Train Up a Child
Concerning the Rev. Robert Baird, we read in Nevin’s Presbyterian Encyclopedia, that he was born on October 6th, 1798, in the neighborhood of Uniontown, Fayette county, Pennsylvania,; that he graduated from Jefferson College with high honors in 1818 and then studied theology at Princeton Seminary. In his final year there, he was a tutor in Nassau Hall. Immediately upon graduation in 1822, he took charge of an Academy which had just been established in Princeton and oversaw that work for five or six years. He had been licensed to preach in 1822, and in 1828 was ordained by the Presbytery of New Brunwsick and called to serve as an Evangelist. A year later, he accepted a post to serve as General Agent for the American Sunday School Union, a post which he held for six years. Finally, in 1835, he began the work which consumed the remainder of his life, seeking to advance the cause of the evangelical Christian faith in various countries in Europe. For twenty-eight years this was his life’s passion. Finally, returning from London in 1862, his last year was spent at home in New Jersey, and on March 15, 1863, he breathed his last.
Baird’s greatest work was most likely his treatment on Religion in America. Written while he was residing in Geneva, it is a work which remains quite useful to this day. The full title of the work is Religion in America; or an account of the Origin, Progress, Relation to the State, and Present Condition of the Evangelical Churches in the United States. With notices of the Unevangelical Denominations. First published in 1842, Baird continued to rework and expand the book, and the final 1856 edition is the most complete.
Some three years after his death, Baird’s son, the Rev. Henry Martyn Baird, wrote a biography of his father, and in the following passage, Henry speaks of Robert’s childhood and how he was raised in the Christian faith by a father who was careful to catechize his children:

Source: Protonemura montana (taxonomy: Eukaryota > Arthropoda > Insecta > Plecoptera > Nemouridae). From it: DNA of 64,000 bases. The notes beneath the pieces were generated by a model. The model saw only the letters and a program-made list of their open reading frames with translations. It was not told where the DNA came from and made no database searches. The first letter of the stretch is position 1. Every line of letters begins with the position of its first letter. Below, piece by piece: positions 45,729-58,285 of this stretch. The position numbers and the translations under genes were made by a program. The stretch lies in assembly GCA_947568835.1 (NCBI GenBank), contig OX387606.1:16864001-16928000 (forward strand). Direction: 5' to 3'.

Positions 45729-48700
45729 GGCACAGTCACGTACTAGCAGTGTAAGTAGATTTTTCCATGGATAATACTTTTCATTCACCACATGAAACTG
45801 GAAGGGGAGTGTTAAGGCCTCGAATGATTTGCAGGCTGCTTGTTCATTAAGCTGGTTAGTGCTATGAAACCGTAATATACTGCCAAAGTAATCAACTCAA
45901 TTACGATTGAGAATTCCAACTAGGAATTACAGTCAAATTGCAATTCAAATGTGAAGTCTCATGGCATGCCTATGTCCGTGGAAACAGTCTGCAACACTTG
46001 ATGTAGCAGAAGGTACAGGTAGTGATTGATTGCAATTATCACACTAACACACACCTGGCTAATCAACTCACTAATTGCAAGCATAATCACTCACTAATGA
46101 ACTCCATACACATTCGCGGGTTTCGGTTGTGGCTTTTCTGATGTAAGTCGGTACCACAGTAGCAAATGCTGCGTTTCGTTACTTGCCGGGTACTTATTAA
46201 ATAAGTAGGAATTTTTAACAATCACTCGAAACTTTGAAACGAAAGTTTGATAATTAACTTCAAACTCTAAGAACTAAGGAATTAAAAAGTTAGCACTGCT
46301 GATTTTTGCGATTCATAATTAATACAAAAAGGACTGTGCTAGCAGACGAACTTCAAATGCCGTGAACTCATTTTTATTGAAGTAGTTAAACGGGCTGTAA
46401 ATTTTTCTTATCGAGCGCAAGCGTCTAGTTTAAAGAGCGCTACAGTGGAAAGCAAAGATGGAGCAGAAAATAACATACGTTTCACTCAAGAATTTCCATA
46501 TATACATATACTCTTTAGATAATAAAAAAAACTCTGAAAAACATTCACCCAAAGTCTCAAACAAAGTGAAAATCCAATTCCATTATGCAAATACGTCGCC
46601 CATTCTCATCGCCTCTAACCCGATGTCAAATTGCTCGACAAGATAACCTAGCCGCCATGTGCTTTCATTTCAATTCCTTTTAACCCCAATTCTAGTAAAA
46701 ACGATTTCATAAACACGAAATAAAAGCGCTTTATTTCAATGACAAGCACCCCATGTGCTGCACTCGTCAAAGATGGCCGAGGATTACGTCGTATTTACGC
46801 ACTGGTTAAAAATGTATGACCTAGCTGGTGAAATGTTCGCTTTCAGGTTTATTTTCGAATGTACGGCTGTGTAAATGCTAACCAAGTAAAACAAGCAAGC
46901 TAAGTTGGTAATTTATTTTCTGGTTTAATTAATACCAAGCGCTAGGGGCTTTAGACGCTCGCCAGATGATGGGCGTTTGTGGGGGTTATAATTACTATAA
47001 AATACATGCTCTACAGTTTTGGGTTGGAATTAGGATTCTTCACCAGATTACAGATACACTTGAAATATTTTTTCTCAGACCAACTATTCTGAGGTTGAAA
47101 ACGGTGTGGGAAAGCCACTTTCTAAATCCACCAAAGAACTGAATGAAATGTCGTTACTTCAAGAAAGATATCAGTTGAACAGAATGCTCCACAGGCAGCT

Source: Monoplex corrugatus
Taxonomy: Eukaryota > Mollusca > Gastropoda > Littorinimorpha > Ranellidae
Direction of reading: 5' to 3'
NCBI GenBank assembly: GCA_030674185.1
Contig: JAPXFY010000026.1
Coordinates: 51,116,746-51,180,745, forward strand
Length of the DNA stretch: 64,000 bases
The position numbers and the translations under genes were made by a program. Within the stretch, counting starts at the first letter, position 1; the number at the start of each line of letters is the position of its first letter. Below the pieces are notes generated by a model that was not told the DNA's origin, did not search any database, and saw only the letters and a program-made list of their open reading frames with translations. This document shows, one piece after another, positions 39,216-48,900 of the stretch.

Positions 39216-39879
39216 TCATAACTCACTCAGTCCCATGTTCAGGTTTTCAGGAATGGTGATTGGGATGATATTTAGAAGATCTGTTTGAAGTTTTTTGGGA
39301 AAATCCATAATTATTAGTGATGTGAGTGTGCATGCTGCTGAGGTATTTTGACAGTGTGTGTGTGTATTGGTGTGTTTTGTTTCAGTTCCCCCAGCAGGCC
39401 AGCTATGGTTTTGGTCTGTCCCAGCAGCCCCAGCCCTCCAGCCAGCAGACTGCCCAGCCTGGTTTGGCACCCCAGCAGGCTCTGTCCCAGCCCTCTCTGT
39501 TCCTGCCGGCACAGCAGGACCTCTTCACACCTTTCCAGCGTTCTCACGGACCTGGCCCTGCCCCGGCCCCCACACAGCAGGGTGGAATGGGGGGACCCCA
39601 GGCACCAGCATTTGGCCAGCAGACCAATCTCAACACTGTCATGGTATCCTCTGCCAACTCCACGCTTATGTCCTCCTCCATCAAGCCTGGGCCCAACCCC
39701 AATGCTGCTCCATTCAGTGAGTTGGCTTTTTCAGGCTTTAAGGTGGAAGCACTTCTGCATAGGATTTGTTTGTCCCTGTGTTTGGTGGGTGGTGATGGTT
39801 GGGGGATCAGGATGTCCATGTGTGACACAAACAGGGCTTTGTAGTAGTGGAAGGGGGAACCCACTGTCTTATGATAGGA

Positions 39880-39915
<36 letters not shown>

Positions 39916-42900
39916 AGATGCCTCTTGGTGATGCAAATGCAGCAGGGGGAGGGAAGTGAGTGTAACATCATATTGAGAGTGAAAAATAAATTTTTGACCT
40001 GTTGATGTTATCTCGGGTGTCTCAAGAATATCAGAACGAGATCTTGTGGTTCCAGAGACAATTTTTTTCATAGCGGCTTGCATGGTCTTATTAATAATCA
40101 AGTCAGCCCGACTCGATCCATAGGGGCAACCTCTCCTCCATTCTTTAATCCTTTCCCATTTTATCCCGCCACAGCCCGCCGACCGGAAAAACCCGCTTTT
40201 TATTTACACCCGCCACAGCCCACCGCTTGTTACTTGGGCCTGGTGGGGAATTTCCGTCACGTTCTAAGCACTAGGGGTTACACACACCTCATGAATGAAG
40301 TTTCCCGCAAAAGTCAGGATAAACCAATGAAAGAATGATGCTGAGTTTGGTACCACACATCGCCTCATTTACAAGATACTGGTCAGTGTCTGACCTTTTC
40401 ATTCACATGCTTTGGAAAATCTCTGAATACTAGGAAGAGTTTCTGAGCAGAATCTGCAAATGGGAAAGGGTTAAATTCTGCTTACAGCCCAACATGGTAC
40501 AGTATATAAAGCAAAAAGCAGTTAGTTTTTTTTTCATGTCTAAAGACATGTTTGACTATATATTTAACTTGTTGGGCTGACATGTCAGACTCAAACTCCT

“His father was a man of staunch integrity and of exemplary deportment; and, as such, he had won the esteem and confidence of all his neighbors. Unostentatious, but with very decided views, which he never avoided expressing on all suitable occasions, he was a man who left his imprint upon all with whom he came in contact. His habits of industry and thrift, formed in youth, he strove to inculcate in connection with the higher obligations of religion. Often did his children, in later years, advert with pleasure to the instruction given to them in the Westminster catechism under the parental roof. On Sabbath evenings, when the entire family was gathered around the blazing hearth, the father was accustomed to hear his children recite that admirable summary of the great truths of the Gospel. His memory was extraordinarily tenacious, and he had himself been so thoroughly drilled in his childhood, that he experienced no difficulty in conducting the exercise, and never required a book in order to recall either the form or the order of the questions. He always began at the very commencement of the catechism, and went regularly through it to the last answer with those of the older children who had advanced so far. His son Robert often blessed God for the familiarity which he thus acquired with the matchless compendium of Biblical theology of the Westminster divines; and expressed regret that Christian parents generally are not more faithful in laying in the minds of their offspring, at an early age, the foundations of an intimate acquaintance with the all-important doctrines of the Christian religion.”
Words to Live By:
Catechising your children may not always be easy, but it can be enjoyable, if conducted lovingly and in a firm yet patient way. Start when they are very young, and build a family habit around the time, whether over the dinner table, at bed time or in the morning. Any discipline involves effort, but this is something which will bear a good—even an eternal—blessing.
“You, however, continue in the things you have learned and become convinced of, knowing from whom you have learned them, and that from childhood you have known the sacred writings which are able to give you the wisdom that leads to salvation through faith which is in Christ Jesus.” (2 Tim. 3:14-15, NASB)
For Further Study:
Last October 6th, we first looked at the life of Robert Baird. To review that post, click here.
To read The Life of the Rev. Robert Baird, by Henry Martyn Baird, click here.
To read the review of Religion in America written by James W. Alexander, click here.